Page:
Without so much as a whisper, Apple has removed the eMac from its regular consumer product line, relegating it solely to the educational sector that it debuted in.
Regular consumers, however, are out of luck. A search on Apple Australia's online store confirms that the product is no longer available domestically. In addition, the eMac is absent from all of Apple's global online stores, indicating that the scale of the initiative is global.
The most plausible explanation is that the eMac has been superseded by the Mac Mini, which starting at AU$799 without a monitor, targets the same budget segment. Another possible theory is that Apple is gearing up to release an Intel-based eMac at Macworld this month, to kick off 2006. This speculation coincides with Apple's announcement on June 6 2005 that it would be making the transition from IBM PowerPC to Intel microprocessors "beginning in 2006".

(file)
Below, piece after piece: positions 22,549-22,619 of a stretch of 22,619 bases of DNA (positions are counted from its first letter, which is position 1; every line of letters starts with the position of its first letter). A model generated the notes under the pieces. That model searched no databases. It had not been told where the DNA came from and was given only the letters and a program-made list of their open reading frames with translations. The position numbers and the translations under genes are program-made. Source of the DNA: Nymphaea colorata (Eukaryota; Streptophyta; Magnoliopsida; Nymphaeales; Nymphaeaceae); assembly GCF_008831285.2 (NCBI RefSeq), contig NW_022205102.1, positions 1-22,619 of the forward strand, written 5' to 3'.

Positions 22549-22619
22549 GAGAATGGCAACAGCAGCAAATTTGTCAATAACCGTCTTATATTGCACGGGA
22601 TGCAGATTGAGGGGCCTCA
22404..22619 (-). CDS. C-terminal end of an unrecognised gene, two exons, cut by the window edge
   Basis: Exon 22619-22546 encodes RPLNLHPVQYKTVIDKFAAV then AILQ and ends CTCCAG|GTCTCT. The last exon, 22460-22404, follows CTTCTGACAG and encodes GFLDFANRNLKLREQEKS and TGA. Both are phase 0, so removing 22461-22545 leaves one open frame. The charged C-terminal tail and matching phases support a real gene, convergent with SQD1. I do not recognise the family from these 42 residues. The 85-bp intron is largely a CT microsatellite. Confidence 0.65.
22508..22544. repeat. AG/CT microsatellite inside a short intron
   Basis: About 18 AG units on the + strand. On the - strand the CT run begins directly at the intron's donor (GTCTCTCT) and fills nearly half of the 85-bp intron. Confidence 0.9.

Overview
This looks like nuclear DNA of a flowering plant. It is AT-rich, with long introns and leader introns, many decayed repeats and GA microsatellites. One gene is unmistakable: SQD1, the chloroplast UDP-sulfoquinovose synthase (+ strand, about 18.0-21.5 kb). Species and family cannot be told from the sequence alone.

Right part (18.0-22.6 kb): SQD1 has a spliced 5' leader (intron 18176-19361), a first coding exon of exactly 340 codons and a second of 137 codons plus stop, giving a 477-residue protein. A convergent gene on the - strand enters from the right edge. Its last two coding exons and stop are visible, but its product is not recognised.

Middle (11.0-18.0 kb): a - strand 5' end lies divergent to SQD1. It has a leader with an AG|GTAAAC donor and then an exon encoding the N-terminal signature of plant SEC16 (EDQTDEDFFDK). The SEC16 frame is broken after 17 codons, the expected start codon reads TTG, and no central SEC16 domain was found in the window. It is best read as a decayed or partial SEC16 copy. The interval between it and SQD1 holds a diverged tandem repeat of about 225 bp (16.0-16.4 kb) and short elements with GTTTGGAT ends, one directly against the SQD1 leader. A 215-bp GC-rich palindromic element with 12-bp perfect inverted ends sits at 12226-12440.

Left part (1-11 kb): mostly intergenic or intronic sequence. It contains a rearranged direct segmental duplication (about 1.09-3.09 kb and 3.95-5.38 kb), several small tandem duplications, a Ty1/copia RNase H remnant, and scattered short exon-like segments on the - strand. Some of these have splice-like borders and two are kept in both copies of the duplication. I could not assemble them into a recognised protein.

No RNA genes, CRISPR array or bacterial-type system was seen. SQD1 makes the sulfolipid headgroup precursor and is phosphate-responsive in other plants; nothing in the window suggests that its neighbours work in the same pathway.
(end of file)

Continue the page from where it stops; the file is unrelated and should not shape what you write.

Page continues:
When approached for comment regarding the possibility of an Intel-based eMac, John Marx, a PR consultant at Apple Australia, predictably refused comment.
"Apple doesn't discuss future product announcements", he said.
The eMac seems to have left through the same door it came in, as the product was originally sold only to the education market before Apple decided to release it to the general public mid-way through 2002. Now, over three years later, there's been a complete reversal.
While it's difficult to determine the amount of revenue Apple derives solely from the eMac - Apple doesn't disclose these sales figures - the machine's sub-$1500 price tag and simple all-in-one design made the product particularly attractive to home users on a budget.
For existing eMac owners, Apple is adamant that it will continue to support the product despite its departure from the consumer space.
"Apple provides service and support on all its products for a minimum of five years", said Marx.